Dream of the author

The Sandman: I wanted to love it entirely and I did warm to it quite a bit. Then somehow I got caught up in the idea that Morpheus is a cypher for Neil Gaiman specifically (in an aging backwards way) but also for authors generally. I laid out my argument: Morpheus creates worlds and characters and destroys them – so do authors. Morpheus abandons his work (circumstances force him to) and so do writers. Morpheus returns to his work and finds it not as good as he thought, and oh so do writers. He thinks he can improve upon past work and yeah, so do writers.

I carefully considered how main characters as symbolic authors isn’t a new idea, but a preoccupation of some writers to the point of a trope. Steven Moffat comes to mind as a writer inhabiting his characters to tell stories about writing stories. And I was all ready to defend this idea in hundreds of words about The Sandman for episodes 1-10 when I saw episode 11. GRRRGHHHH. Firstly, I was mystified and then harrowed by the cat story and I don’t want to dwell on it. And then, and then, of course The Sandman leapt straight into a story about an actual writer, which quite frankly ruins my efforts at esoteric symbolic sub-textual analysis by becoming annoyingly very loud and blatant text. Then it turns out this narrative of course is the age old story where a man takes the work of a woman he calls his muse and she suffers for it, the source of creation and inspiration itself with none of the glory. This idea is as old as the Greek muses themselves. Even Socrates claimed his greatest teachers were women Diotima and Aspasia, who some claim were one and the same but who really knows because it’s not like their records are preserved as well as the records of the men they taught. Hey ho.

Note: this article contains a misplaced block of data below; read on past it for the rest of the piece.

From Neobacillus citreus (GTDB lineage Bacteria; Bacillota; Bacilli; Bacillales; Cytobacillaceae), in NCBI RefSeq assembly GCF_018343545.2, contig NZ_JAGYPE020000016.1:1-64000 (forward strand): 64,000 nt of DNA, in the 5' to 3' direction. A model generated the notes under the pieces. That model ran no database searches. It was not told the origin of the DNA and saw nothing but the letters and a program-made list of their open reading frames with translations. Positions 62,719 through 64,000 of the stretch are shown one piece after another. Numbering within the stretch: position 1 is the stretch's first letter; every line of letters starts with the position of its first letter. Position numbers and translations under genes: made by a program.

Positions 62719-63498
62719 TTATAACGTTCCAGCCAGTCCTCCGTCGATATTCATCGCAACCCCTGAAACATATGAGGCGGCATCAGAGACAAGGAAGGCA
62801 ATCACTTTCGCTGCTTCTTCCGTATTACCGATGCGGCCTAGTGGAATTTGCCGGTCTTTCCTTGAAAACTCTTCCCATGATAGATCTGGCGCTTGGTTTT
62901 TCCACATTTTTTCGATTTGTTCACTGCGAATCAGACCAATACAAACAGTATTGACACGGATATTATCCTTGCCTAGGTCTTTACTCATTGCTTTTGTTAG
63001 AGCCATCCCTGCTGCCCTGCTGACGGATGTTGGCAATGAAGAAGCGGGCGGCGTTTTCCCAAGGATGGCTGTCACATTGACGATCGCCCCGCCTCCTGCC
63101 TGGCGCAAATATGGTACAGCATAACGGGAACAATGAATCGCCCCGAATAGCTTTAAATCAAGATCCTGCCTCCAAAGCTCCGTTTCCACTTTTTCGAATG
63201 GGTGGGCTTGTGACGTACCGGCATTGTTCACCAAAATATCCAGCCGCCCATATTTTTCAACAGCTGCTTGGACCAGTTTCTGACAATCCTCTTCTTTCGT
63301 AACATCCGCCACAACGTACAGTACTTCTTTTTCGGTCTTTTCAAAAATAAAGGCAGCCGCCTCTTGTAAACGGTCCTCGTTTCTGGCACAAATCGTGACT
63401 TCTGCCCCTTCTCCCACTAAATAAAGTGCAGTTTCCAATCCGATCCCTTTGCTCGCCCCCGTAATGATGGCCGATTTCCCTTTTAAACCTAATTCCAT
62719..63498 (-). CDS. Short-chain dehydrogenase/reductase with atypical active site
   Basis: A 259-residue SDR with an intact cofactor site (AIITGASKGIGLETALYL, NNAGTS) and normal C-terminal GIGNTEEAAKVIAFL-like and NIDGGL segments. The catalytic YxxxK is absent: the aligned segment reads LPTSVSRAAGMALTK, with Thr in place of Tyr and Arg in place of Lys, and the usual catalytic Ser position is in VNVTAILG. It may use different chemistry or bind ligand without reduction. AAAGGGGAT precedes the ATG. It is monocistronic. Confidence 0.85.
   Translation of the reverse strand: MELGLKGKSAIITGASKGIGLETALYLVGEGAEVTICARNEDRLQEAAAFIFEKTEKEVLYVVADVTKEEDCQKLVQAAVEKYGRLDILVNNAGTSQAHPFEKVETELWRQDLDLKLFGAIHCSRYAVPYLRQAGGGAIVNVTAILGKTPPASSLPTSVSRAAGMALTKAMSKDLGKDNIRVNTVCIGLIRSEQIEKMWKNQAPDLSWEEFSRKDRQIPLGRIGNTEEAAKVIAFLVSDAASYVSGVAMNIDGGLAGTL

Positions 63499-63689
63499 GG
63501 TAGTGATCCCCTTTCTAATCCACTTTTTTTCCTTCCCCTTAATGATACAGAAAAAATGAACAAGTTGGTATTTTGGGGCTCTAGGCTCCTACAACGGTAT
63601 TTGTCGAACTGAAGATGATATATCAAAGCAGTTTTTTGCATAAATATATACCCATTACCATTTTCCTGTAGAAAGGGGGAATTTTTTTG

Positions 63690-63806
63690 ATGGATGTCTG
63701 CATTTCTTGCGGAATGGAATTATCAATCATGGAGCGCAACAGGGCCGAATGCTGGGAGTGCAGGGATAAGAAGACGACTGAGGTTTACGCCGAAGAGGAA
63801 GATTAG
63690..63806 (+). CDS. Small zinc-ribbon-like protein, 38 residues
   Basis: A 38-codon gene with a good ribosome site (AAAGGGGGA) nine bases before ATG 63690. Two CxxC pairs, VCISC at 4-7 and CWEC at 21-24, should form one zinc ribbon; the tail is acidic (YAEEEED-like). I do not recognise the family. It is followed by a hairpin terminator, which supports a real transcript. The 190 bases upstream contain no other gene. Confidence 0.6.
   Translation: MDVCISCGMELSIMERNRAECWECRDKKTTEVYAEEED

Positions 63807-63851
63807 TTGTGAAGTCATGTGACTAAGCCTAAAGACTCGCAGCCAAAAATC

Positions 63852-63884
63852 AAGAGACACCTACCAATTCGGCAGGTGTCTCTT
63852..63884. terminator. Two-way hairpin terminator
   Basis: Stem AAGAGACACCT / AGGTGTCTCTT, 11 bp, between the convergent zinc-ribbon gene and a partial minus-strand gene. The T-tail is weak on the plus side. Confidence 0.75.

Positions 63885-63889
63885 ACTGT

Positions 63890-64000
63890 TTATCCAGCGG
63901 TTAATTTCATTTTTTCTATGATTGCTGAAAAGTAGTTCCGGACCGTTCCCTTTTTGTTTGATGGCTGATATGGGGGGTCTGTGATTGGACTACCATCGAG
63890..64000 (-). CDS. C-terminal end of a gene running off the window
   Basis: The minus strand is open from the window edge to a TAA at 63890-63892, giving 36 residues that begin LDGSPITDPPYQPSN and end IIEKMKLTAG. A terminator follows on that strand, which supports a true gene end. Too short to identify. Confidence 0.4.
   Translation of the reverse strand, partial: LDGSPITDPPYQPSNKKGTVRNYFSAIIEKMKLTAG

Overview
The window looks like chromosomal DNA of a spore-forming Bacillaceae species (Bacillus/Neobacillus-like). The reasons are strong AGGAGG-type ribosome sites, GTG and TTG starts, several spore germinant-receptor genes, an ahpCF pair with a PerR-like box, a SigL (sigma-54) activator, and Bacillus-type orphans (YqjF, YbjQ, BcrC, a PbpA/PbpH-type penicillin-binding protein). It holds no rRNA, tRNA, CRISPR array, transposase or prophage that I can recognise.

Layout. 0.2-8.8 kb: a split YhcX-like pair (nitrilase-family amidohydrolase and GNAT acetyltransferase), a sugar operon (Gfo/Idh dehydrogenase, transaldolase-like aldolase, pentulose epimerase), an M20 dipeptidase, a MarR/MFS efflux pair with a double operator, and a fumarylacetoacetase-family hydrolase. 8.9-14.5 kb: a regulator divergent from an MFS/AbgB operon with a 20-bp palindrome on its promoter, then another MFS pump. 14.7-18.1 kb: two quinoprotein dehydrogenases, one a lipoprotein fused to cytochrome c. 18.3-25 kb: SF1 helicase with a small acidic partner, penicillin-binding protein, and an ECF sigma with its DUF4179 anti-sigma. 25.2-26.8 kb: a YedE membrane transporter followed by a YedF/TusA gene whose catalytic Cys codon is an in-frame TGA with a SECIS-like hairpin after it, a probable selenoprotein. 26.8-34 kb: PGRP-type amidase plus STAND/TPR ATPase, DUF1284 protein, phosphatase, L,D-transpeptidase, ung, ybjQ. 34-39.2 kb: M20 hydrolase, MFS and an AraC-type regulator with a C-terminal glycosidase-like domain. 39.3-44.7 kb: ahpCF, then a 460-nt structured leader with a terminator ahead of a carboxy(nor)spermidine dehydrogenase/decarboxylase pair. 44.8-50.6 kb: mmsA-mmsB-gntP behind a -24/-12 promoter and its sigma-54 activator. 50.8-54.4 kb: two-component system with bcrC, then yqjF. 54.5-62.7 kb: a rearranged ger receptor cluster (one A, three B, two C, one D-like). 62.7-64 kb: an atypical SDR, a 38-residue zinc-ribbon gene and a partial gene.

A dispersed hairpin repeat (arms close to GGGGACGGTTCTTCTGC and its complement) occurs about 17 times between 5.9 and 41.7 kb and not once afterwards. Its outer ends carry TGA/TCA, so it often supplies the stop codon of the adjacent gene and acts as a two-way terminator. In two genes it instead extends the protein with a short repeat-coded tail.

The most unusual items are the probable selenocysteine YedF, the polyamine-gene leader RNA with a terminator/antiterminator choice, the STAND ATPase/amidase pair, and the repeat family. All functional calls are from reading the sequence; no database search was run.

So, I’ve written this instead.

Photo by Filiz Yu0131ldu0131z on Pexels.com

If I could find it, I’d link to a fascinating story about Carolyn Cassady, artist, and founder of the Beat Generation, a group mainly remembered as a bunch of men and these days, by one poem and one book. The article and Cassady had interesting notions about the role and function of the muse in creation and I’d develop these ideas further but even as Cassady’s story notes, no one remembers the muse even when an artist’s entire work is dedicated to her. Even academics studying Cassady confused her with the partner of one of the other members. I mean. Come on.

In conclusion, I should remark about how dreams have the power to rewrite reality (pun deliberate) but if you don’t want to go there, I’ll apologise. Because, if we shadows have offended, think but this and all is mended, that you have but slumbered here, while these visions did appear, and this weak and idle theme, no more yielding but a dream. Gentles, do not reprehend: if you pardon, we will mend. Or not. Most likely not. Til next time.

Steady as she goes, the 2022 writing update:

  • Rejections: 146
  • Pending: 24
  • Acceptances by publisher: 23
  • Acceptances by work: 33
  • Published: 31
Photo by Mahima on Pexels.com

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